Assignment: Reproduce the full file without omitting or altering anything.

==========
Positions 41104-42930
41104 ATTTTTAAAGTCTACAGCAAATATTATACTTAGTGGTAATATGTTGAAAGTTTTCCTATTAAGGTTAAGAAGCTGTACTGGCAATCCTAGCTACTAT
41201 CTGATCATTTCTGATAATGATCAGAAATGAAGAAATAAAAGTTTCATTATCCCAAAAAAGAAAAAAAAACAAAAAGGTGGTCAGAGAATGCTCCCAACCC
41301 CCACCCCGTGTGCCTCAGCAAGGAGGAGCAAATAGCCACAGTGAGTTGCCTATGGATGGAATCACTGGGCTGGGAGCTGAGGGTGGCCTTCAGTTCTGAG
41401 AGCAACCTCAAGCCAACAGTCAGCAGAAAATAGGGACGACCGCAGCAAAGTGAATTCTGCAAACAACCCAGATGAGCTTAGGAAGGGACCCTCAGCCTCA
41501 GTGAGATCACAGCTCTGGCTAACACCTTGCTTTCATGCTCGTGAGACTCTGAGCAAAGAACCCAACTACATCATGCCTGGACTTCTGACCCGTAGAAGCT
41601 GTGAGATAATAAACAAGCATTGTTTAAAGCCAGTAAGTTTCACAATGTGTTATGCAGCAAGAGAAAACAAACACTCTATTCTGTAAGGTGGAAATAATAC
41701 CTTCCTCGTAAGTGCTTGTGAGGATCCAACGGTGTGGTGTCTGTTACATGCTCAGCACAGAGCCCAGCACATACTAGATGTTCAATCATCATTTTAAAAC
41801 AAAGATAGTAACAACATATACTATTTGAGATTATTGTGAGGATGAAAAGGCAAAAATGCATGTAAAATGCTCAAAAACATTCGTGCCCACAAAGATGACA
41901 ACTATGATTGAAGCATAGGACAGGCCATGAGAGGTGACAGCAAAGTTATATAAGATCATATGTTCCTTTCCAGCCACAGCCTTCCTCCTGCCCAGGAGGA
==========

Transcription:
Positions 41104-42930
41104 ATTTTTAAAGTCTACAGCAAATATTATACTTAGTGGTAATATGTTGAAAGTTTTCCTATTAAGGTTAAGAAGCTGTACTGGCAATCCTAGCTACTAT
41201 CTGATCATTTCTGATAATGATCAGAAATGAAGAAATAAAAGTTTCATTATCCCAAAAAAGAAAAAAAAACAAAAAGGTGGTCAGAGAATGCTCCCAACCC
41301 CCACCCCGTGTGCCTCAGCAAGGAGGAGCAAATAGCCACAGTGAGTTGCCTATGGATGGAATCACTGGGCTGGGAGCTGAGGGTGGCCTTCAGTTCTGAG
41401 AGCAACCTCAAGCCAACAGTCAGCAGAAAATAGGGACGACCGCAGCAAAGTGAATTCTGCAAACAACCCAGATGAGCTTAGGAAGGGACCCTCAGCCTCA
41501 GTGAGATCACAGCTCTGGCTAACACCTTGCTTTCATGCTCGTGAGACTCTGAGCAAAGAACCCAACTACATCATGCCTGGACTTCTGACCCGTAGAAGCT
41601 GTGAGATAATAAACAAGCATTGTTTAAAGCCAGTAAGTTTCACAATGTGTTATGCAGCAAGAGAAAACAAACACTCTATTCTGTAAGGTGGAAATAATAC
41701 CTTCCTCGTAAGTGCTTGTGAGGATCCAACGGTGTGGTGTCTGTTACATGCTCAGCACAGAGCCCAGCACATACTAGATGTTCAATCATCATTTTAAAAC
41801 AAAGATAGTAACAACATATACTATTTGAGATTATTGTGAGGATGAAAAGGCAAAAATGCATGTAAAATGCTCAAAAACATTCGTGCCCACAAAGATGACA
41901 ACTATGATTGAAGCATAGGACAGGCCATGAGAGGTGACAGCAAAGTTATATAAGATCATATGTTCCTTTCCAGCCACAGCCTTCCTCCTGCCCAGGAGGA